Wednesday, March 21, 2007

the wizard of kos

cross-posted at skippy and a veritable cornucopia of other community blogs.

we know that several, if not a plurality of you out there, think that our contant harping on the blogroll purges of the big box blogs is not only boring and unseemingly, but it's just plain juvenile.

upyernoz specfically defends anybody who wants to shape their blogroll in any way they want. and that's a point that is not easily refuted. this is america, after all, and we believe that the founding fathers actually foresaw blogs and blogrolls in the future of this country when they added the first amendment to the constitution.

("i tell you, adams, all blockquotes are created equal!")

let us assume that our audience is right, and this meta talk about getting unceremoniously dumped off of big rolls is indeed boring and unseemly. we apologize for that part.

however, we maintain that discussion of the massive purges is anything but juvenile (well, maybe the name-calling part). our good buddy liberalcatnip has forwarded to us proof that inclusion on "high quality" blogrolls adds greatly to the chance that a blog post will be recognized by the google search engines. from internet marketing and search engines optimization research and services (seo by the sea):

first step involved in deciding a quality score has the search engine obtaining information about a blog document. that information may be from:

the blog itself,
the post,
metadata from the blog, and/or;
one or more feeds associated with the blog document.

the next step is to identify positive indicators of quality:

popularity of the blog,
implied popularity of the blog,
inclusion of the blog in blogrolls,
existence of the blog in high quality blogrolls,
tagging of the blog,
references to the blog by other sources,
a pagerank of the blog, and;
other indicators could also be used.

what google says about each of those:


popularity could be based upon news aggregator subscriptions:

a blog document having a high number of subscriptions implies a higher quality for the blog document. also, subscriptions can be validated against “subscriptions spam” (where spammers subscribe to their own blog documents in an attempt to make them “more popular”) by validating unique users who subscribed, or by filtering unique internet protocol (ip) addresses of the subscribers.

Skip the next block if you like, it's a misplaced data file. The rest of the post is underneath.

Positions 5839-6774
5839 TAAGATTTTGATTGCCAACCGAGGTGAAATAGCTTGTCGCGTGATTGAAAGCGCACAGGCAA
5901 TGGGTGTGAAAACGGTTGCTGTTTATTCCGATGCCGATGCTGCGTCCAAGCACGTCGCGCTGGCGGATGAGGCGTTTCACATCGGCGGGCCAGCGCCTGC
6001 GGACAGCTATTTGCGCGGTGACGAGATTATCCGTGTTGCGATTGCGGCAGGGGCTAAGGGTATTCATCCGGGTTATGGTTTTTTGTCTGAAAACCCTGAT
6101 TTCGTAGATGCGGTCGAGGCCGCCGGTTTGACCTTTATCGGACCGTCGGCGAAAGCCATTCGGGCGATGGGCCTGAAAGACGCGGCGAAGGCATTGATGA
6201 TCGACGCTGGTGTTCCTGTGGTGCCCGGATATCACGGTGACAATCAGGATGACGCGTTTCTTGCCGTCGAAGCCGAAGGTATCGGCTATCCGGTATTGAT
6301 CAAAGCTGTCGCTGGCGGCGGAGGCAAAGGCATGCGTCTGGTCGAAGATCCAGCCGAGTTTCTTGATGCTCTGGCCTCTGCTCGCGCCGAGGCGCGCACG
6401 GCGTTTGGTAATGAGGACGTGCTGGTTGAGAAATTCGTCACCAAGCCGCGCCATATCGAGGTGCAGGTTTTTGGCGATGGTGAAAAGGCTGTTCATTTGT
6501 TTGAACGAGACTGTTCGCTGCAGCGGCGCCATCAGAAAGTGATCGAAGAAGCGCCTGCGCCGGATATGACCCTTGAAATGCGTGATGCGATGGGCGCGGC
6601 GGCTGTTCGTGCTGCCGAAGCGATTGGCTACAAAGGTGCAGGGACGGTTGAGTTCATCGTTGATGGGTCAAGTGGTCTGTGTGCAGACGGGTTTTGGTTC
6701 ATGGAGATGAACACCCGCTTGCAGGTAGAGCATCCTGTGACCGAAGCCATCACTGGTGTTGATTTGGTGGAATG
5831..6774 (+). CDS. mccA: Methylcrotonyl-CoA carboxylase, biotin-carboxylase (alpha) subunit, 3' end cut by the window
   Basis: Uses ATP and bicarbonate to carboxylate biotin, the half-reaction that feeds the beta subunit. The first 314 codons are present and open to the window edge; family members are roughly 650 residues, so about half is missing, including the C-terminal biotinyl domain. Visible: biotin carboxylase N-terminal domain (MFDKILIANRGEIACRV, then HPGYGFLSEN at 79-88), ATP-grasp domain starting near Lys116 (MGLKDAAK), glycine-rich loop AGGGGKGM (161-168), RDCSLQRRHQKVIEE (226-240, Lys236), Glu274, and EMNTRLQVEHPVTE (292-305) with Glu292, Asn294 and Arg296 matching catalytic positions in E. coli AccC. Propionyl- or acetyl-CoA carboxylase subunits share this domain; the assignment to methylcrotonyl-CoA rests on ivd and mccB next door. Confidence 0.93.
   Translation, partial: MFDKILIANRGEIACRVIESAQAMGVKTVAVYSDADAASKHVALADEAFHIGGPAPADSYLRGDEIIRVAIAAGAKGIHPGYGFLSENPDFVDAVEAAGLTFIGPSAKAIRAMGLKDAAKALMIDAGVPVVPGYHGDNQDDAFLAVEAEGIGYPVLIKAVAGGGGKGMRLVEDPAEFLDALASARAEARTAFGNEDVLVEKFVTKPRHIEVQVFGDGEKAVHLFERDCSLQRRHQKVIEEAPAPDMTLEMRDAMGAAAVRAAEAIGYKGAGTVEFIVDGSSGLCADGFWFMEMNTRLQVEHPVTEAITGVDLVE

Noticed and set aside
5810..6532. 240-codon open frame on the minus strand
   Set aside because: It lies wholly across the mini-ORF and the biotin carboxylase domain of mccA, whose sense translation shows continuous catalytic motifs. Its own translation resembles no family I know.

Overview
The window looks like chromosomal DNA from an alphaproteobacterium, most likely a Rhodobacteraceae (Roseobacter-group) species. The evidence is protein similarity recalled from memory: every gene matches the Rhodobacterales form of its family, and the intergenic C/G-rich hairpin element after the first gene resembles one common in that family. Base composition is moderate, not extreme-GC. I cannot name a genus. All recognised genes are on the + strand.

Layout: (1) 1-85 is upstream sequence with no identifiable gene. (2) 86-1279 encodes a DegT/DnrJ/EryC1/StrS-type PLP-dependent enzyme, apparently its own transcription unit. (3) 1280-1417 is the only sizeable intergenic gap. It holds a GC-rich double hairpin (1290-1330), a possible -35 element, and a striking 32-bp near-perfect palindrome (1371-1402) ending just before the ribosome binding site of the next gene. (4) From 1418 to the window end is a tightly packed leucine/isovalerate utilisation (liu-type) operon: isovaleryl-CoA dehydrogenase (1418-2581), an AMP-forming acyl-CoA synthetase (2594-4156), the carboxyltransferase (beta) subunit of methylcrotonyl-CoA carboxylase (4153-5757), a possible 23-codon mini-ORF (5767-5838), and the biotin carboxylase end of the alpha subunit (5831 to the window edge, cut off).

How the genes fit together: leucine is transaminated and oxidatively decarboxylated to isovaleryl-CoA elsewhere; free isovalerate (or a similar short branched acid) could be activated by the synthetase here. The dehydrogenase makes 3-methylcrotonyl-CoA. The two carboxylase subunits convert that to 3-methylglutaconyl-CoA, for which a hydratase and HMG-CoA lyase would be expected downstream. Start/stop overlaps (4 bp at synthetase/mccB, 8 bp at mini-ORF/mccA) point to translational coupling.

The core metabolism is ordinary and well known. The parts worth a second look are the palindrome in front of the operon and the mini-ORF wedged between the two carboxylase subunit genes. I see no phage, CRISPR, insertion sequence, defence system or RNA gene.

implied popularity

instead of explicit subscriptions, an “implied popularity” could be calculated from data collected from people searching on blog search, and examining the click stream of search results:

for example, if a certain blog document is clicked more than other blog documents when the blog document appears in result sets, this may be an indication that the blog document is popular and, thus, a positive indicator of the quality of the blog document.

inclusion of the blog in blogrolls

blogrolls are a dense collection of links to external sites (usually other blogs) in which the author/blogger is interested. a blogroll link to a blog document is an indication of popularity of that blog document, so aggregated blogroll links to a blog document can be counted and used to infer magnitude of popularity for the blog document.

existence of the blog in high quality blogrolls

a high quality blogroll is a blogroll that links to well-known or trusted bloggers. therefore, a high quality blogroll that also links to the blog document is a positive indicator of the quality of the blog document.

this is also based upon the assumption that a well-known or trusted blogger would not link to a “spamming blogger.”

[emphasis, and righteous indignation, ours.]

the article goes on, discussing other factors such as tagging of the post, position of the post on the page, etc. it's very interesting and written so non-techie schlubs like us can understand it.

the bottom line is, there is no way that markos, being the i t guy that he is, didn't take into consideration the effect his roll purge would have on search engine result placement for liberal blogtopia (y!wctp!) in general.

and this brings us back to our original point which we tried to make back in february when the the fiasco began. if markos, and to a lesser extent, duncan, had only dumped skippy’s humble site from their rolls, we would not be bringing the matter up over and over and over and over and over again.

we would have pouted, and swore to never mention their names again, and bought some dryer's slow churned cookies n' cream and complained to ourselves how little we get back in return for the literally minutes we spend, every day, copying and pasting other people's work from legitimate news organs and then making snarky remarks about it.

but what markos, and to a lesser extent, duncan, did was to injure liberal blogtopia (y!wctp!) as a whole in the arena of national media availability.

it was, among others, jon swift who pointed out that the conservative blogs are ironically quite liberal with their blogroll links. and, when google searching any number of stories, you may notice that more often than not there appears a higher number of conservative (vs. liberal) blogs in the search results.

now you know why. and now you know why we continue to make a fuss about the blogroll purge. it doesn't just hurt our feelings. it hurts liberal blogs' ability to be recognized in daily news searches. and techie markos would have had to have known this, if we can use the passive-aggressive voice.

we have, we are sure you are glad to hear, nothing left to say about this (tho we reserve the right to kvetch later on). we want to, however, announce the addition of liberal catnip to skippy's blogroll, in our continuing amnesty day program. remember, unlike some blogs, if you link to skippy, skippy will link to you!